Let Inga Tell You: Electronic saboteurs? Nope — toddlers
In previous years, it was always our hope to have the company of our four preschool grandchildren over the holidays. And after they left, it was always our hope to someday get all of our electronics working again.
For all of you who had tiny grandchildren visiting at Christmas, this is for you.
There is something about LCD panels that tiny persons find just irresistible. In our home, alas, the electronics all seemed to be located at perfect toddler eye level. I always taped covers over the CD player, amplifier and DVD player (don’t judge; we’re old), but for the tots, this just acted like a flashing neon beacon that there was something Really Neat underneath. Pretty much everything we listened to on our CD player for weeks after they left was really heavy on the bass.
As for the remotes, even Olof, who is an engineer, was sometimes hard-put to get them to operate a TV again if they’d been left unattended. (So many buttons! So little time!)
The living room light timer was perpetually 10 hours off when the tots were in residence, casting us into darkness at inopportune times and lighting up the house like a Christmas tree at 3 a.m.
Very unfortunately for us, the electronic touch screen panel on our KitchenAid range was on the front rather than the top. Exquisitely accessible to someone of the preschool persuasion was the Options button, which when combined with any single digit between one and seven suddenly made something that worked before cease to. For example, Option + 2 turned off the timer bell so that one could, for example, discover they’d had one of the backyard sprinkler valves running for seven hours.
Option + 4, which turned off the Cooking Completion Time bell, was a serious bummer as well. Fortunately, you could put the oven control panel in Child Lock mode so they couldn’t use it. But you couldn’t either.
More problematic was the fact that two Thanksgivings in a row, a grandchild took it upon herself to turn off the oven while the turkey was cooking. You walked into the kitchen and instead of the comforting hum of the oven there is an eerie silence and the heart-stopping Black Screen of Death on the touch screen panel. Had the oven taken this extremely inopportune time to crump? Or was it a stealth toddler operation? I pressed the On button and the panel (and oven) blessedly sprang to life. But how long had it been off? Ten minutes? Oy, an hour?
Fearing the dishwasher was suddenly on the fritz, I discovered that tiny fingers had simply reset it to “Rinse and hold.”
The really odd thing is that we never actually saw them do it. And it’s not like they’re roaming around our small house unattended. But toddlers seem to have radar for Unattended Electronics, upon which they engage in covert attacks. The Navy SEALs could take lessons.
One year, realizing three days after the Toddler Invasion had decamped that we had no phone service, we discovered with our phone company’s help that we didn’t have three phones but four: The last one was the small handset on our little-used fax machine that was ever so slightly off the hook.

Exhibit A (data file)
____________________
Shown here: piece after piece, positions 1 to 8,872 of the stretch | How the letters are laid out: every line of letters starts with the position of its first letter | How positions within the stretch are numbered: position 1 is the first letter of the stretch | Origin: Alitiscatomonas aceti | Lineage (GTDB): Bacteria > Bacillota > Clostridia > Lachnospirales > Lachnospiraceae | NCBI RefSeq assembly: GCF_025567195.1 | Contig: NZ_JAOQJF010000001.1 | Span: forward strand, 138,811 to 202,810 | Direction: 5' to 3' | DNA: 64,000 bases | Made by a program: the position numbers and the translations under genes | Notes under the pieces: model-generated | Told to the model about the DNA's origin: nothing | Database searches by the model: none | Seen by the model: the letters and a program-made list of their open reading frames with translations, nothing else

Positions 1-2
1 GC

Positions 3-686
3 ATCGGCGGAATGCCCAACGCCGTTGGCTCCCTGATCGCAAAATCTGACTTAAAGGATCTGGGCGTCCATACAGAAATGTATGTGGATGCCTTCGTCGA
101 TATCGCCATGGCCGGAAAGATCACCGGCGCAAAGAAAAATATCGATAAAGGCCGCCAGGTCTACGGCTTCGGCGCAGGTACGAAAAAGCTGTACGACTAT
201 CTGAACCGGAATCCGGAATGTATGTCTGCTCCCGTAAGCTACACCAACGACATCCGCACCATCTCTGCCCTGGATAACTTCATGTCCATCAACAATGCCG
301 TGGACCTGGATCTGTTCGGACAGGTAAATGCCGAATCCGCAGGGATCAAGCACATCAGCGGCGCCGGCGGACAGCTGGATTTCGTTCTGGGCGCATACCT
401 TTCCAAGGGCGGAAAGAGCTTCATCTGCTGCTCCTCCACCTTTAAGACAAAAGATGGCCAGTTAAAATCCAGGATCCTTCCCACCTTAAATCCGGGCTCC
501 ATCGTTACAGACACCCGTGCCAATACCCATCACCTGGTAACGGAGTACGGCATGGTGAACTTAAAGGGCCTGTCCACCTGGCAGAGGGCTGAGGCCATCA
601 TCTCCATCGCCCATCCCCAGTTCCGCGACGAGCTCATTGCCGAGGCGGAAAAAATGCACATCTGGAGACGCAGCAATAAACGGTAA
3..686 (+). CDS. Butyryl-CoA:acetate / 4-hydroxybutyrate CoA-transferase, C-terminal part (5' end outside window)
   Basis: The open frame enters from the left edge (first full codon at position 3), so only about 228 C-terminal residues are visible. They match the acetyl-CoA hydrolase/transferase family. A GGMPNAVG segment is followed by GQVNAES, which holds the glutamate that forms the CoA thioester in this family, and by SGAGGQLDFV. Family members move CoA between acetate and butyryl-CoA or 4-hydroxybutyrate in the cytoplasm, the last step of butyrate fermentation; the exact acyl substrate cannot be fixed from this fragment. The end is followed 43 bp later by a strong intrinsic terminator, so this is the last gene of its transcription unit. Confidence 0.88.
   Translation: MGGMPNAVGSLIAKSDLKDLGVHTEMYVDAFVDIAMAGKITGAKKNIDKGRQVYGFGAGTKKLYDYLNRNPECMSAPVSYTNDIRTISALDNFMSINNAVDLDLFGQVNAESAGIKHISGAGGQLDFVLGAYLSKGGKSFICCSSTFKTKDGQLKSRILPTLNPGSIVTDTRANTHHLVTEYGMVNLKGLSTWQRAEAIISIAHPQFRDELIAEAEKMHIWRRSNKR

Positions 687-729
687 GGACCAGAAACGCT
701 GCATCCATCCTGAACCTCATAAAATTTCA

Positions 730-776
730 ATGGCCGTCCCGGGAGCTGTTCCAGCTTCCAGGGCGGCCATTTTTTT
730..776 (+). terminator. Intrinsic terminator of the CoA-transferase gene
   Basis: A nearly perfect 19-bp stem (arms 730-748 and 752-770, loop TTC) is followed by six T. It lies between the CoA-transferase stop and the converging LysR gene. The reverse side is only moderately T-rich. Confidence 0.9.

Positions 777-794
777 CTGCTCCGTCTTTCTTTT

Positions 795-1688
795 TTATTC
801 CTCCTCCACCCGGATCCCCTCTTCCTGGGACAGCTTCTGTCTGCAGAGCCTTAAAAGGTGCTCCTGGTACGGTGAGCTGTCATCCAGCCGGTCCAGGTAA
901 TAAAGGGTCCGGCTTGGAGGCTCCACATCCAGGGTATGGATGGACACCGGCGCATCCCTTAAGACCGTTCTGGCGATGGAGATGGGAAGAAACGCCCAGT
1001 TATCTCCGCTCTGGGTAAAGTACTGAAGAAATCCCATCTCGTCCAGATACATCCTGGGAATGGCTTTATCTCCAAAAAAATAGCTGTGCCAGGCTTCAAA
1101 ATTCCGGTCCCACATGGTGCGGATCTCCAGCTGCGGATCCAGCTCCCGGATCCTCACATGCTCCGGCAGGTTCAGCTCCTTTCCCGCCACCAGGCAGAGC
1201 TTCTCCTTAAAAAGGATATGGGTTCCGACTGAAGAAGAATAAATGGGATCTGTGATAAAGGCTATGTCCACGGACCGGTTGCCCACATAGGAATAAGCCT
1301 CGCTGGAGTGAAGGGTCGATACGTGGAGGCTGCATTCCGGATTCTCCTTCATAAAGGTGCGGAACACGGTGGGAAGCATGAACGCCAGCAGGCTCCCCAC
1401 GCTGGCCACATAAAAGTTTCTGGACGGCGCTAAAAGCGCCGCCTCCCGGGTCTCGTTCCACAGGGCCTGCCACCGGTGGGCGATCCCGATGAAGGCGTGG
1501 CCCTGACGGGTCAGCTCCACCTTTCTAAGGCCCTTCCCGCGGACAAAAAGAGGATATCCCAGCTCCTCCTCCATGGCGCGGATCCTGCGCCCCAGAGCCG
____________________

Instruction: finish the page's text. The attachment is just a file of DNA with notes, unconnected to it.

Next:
My computer was in the guest room, and should I accidentally leave it up after I’d checked email, I’d find that all my desktop icons had been rearranged, my font settings mysteriously microscopic (I’d love to know how they did this since I couldn’t change my desktop fonts if I tried) and the speakers had been cranked up to 150 decibels. I could only wonder what they’d ordered on Amazon.
My desk and desk chair, meanwhile, were elaborately reupholstered with an entire package of Post-It Notes, some with personal “wuv” messages (the author informed me) in the form of Hi-Liter scribbles. All electronic transgressions were immediately forgiven.
Ironically, all the grandkids over a year old could actually operate iPhones (to watch videos) and phone cameras. At 4, our budding-portraitist grandson would shoot away, review his photos and delete the ones he didn’t want. Given his size, it is not surprising that most of his shots were of people’s nether regions.
Fortunately, we don’t have to tape anything over anymore. The kids have all moved on to iPads. And they continue to leave us in the technological dust.
During one visit, the grandkids were anticipating a Wild Animal Park excursion and were debating whether a lion could eat a giraffe. My youngest grandchild, age 3 and a giraffe devotee, was horrified. “Lions ‘non’t eat ‘raffes!” he insisted.
So I said, “Well, let’s look it up.” I hadn’t taken two steps toward my computer before my 8-year-old granddaughter picked up her iPad and said to it, “Do lions eat giraffes?” and it replied, “The only animal that would eat a giraffe is a lion.”
Who knew typing was so last decade?
Inga’s lighthearted looks at life appear regularly in the La Jolla Light. Reach her at firstname.lastname@example.org. ◆
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